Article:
In the Sargasso Sea / A Novel

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IN THE SARGASSO SEA

A Novel

BY

THOMAS A. JANVIER

AUTHOR OF
“THE UNCLE OF AN ANGEL”
“THE AZTEC TREASURE-HOUSE”
“STORIES OF OLD NEW SPAIN” ETC.

* * * * *

1898

TO

C.A.J.

CONTENTS

I. I PAY FOR MY PASSAGE TO LOANGO
II. HOW I BOARDED THE BRIG GOLDEN HIND
III. I HAVE A SCARE, AND GET OVER IT
IV. CAPTAIN LUKE MAKES ME AN OFFER
V. I GIVE CAPTAIN LUKE MY ANSWER
VI. I TIE UP MY BROKEN HEAD, AND TRY TO ATTRACT ATTENTION
VII. I ENCOUNTER A GOOD DOCTOR AND A VIOLENT GALE
VIII. THE HURST CASTLE IS DONE FOR
IX. ON THE EDGE OF THE SARGASSO SEA
X. I TAKE A CHEERFUL VIEW OF A BAD SITUATION
XI. MY GOOD SPIRITS ARE WRUNG OUT OF ME
XII. I HAVE A FEVER AND SEE VISIONS
XIII. I HEAR A STRANGE CRY IN THE NIGHT
XIV. OF MY MEETING WITH A MURDERED MAN
XV. I HAVE SOME TALK WITH A MURDERER
XVI. I RID MYSELF OF TWO DEAD MEN
XVII. HOW I WALKED MYSELF INTO A MAZE
XVIII. I FIND THE KEY TO A SEA MYSTERY
XIX. OF A GOOD PLAN THAT WENT WRONG WITH ME
XX. HOW I SPENT A NIGHT WEARILY
XXI. MY THIRST IS QUENCHED, AND I FIND A COMPASS
XXII. I GET SOME FOOD IN ME, AND FORM A CRAZY PLAN
XXIII. HOW I STARTED ON A JOURNEY DUE NORTH
XXIV. OF WHAT I FOUND ABOARD A SPANISH GALLEON
XXV. I AM THE MASTER OF A GREAT TREASURE
XXVI. OF A STRANGE SIGHT THAT I SAW IN THE NIGHT-TIME
XXVII. I SET MYSELF TO A HEAVY TASK
XXVIII. HOW I RUBBED SHOULDERS WITH DESPAIR
XXIX. I GET INTO A SEA CHARNEL-HOUSE
XXX. I COME TO THE WALL OF MY SEA-PRISON
XXXI. HOW HOPE DIED OUT OF MY HEART
XXXII. I FALL IN WITH A FELLOW-PRISONER
XXXIII. I MAKE A GLAD DISCOVERY
XXXIV. I END A GOOD JOB WELL, AND GET A SET-BACK
XXXV. I AM READY FOR A FRESH HAZARD OF FORTUNE
XXXVI. HOW MY CAT PROMISED ME GOOD LUCK
XXXVII. HOW MY CAT STILL FURTHER CHEERED ME
XXXVIII. HOW I FOUGHT MY WAY THROUGH THE SARGASSO WEED
XXXIX. WHY MY CAT CALLED OUT TO ME

IN THE SARGASSO SEA

I

I PAY FOR MY PASSAGE TO LOANGO

Captain Luke Chilton counted over the five-dollar notes with a greater
care than I thought was necessary, considering that there were only
ten of them; and cautiously examined each separate one, as though he
feared that I might be trying to pay for my passage in bad money. His
show of distrust set my back up, and I came near to damning him right
out for his impudence—until I reflected that a West Coast trader must
pretty well divide his time between cheating people and seeing to it
that he isn’t cheated, and so held my tongue.

Having satisfied himself that the tale was correct and that the notes
were genuine, he brought out from the inside pocket of his long-tailed
shore-going coat a big canvas pocket-book, into which he stowed them
lengthwise; and from the glimpse I had of it I fancied that until my
money got there it was about bare. As he put away the pocket-book, he
said, and pleasantly enough:

“You see, Mr. Stetworth, it’s this way: fifty dollars is dirt cheap
for a cast across from New York to the Coast, and that’s a fact; but
you say that it’s an object with you to get your passage low, and I
say that even at that price I can make money out of you. The Golden
Hind
has got to call at Loango, anyhow; there’s a spare room in her
cabin that’ll be empty if you don’t fill it; and while you’re a big
man and look to be rather extra hearty, I reckon you won’t eat more’n
about twenty dollars’ worth of victuals—counting ’em at cost—on the
whole run. But the main thing is that I want all the spot cash I can
get a-holt of before I start. Fifty dollars’ worth of trade laid in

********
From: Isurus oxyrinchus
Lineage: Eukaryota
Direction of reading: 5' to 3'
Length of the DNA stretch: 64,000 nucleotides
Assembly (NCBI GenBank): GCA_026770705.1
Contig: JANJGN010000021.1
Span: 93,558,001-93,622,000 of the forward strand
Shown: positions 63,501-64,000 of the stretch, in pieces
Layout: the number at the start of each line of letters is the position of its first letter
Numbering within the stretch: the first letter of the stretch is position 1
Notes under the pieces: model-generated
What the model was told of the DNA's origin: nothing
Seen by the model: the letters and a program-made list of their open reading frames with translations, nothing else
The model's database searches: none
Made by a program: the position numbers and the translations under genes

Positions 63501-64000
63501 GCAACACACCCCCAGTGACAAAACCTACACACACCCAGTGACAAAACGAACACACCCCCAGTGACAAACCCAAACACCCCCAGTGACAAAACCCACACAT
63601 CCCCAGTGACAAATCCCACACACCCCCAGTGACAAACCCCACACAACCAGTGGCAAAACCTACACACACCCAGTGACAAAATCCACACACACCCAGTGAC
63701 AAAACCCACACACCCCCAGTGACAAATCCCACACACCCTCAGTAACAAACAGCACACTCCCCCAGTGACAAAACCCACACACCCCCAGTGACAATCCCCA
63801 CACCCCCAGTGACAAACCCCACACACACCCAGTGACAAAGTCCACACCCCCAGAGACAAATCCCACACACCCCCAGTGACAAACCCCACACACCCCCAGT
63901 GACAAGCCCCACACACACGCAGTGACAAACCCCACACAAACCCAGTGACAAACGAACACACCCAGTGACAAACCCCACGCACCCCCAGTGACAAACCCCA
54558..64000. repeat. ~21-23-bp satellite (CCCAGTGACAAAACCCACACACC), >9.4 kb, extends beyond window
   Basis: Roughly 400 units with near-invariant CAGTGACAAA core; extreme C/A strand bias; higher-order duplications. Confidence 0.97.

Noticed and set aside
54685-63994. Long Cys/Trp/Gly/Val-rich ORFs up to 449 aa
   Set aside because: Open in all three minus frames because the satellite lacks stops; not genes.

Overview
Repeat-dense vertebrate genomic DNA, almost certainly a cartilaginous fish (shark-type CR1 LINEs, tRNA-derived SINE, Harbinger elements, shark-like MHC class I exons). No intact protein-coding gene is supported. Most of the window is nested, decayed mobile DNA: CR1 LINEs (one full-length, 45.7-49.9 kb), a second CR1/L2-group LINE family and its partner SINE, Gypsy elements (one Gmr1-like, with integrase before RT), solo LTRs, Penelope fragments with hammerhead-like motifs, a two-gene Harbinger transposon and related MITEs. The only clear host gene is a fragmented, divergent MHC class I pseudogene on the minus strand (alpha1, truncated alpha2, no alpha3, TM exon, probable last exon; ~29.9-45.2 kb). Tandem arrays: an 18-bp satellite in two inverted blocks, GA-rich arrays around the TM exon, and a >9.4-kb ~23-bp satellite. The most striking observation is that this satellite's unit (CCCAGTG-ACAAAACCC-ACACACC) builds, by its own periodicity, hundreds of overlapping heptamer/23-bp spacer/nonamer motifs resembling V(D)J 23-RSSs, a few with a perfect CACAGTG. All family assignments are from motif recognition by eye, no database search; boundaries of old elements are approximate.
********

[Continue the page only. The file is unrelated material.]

now means five hundred dollars for me when I get back here in New York
with what I’ve turned it over for on the Coast. So, you see, if you’re
suited, I’m suited too. Shake! And now we’ll have another drink. This
time it’s on me.”

We shook, and Captain Luke gave me an honest enough grip, just as he
had spoken in an honest enough tone. I knew, of course, that in a
general way he must be a good deal of a rascal—he couldn’t well be a
West Coast trader and be anything else; but then his rascality in
general didn’t matter much so long as his dealings with me were
square. He called the waiter and ordered arrack again—it was the
most wholesome drink in the world, he said—and we touched glasses,
and so brought our deal to an end.

That a cheap passage to Loango was an object to me, as Captain Luke
had said, was quite true. It was a very important object. After I got
across, of course, and my pay from the palm-oil people began, I would
be all right; but until I could touch my salary I had to sail mighty
close to the wind. For pretty much all of my capital consisted of my
headful of knowledge of the theory and practice of mechanical
engineering which had brought me out first of my class at the Stevens
Institute—and in that way had got me the offer from the palm-oil
people—and because of which I thought that there wasn’t anybody quite
my equal anywhere as a mechanical engineer. And that was only natural,
I suppose, since my passing first had swelled my head a bit, and I was
only three-and-twenty, and more or less of a promiscuously green
young fool.

As I looked over Captain Luke’s shoulder, while we supped our arrack
together—out through the window across the rush and bustle of South
Street—and saw a trim steamer of the Maracaibo line lying at her
dock, I could not but be sorry that my voyage to Africa would be made
under sails. But, on the other hand, I comforted myself by thinking
that if the Golden Hind were half the clipper her captain made her
out to be I should not lose much time—taking into account the
roundabout way I should have to go if I went under steam. And I
comforted myself still more by thinking what a lot of money I had
saved by coming on this chance for a cheap cast across; and I blessed
my lucky stars for putting into my head the notion of cruising along
South Street that October morning and asking every sailor-like man I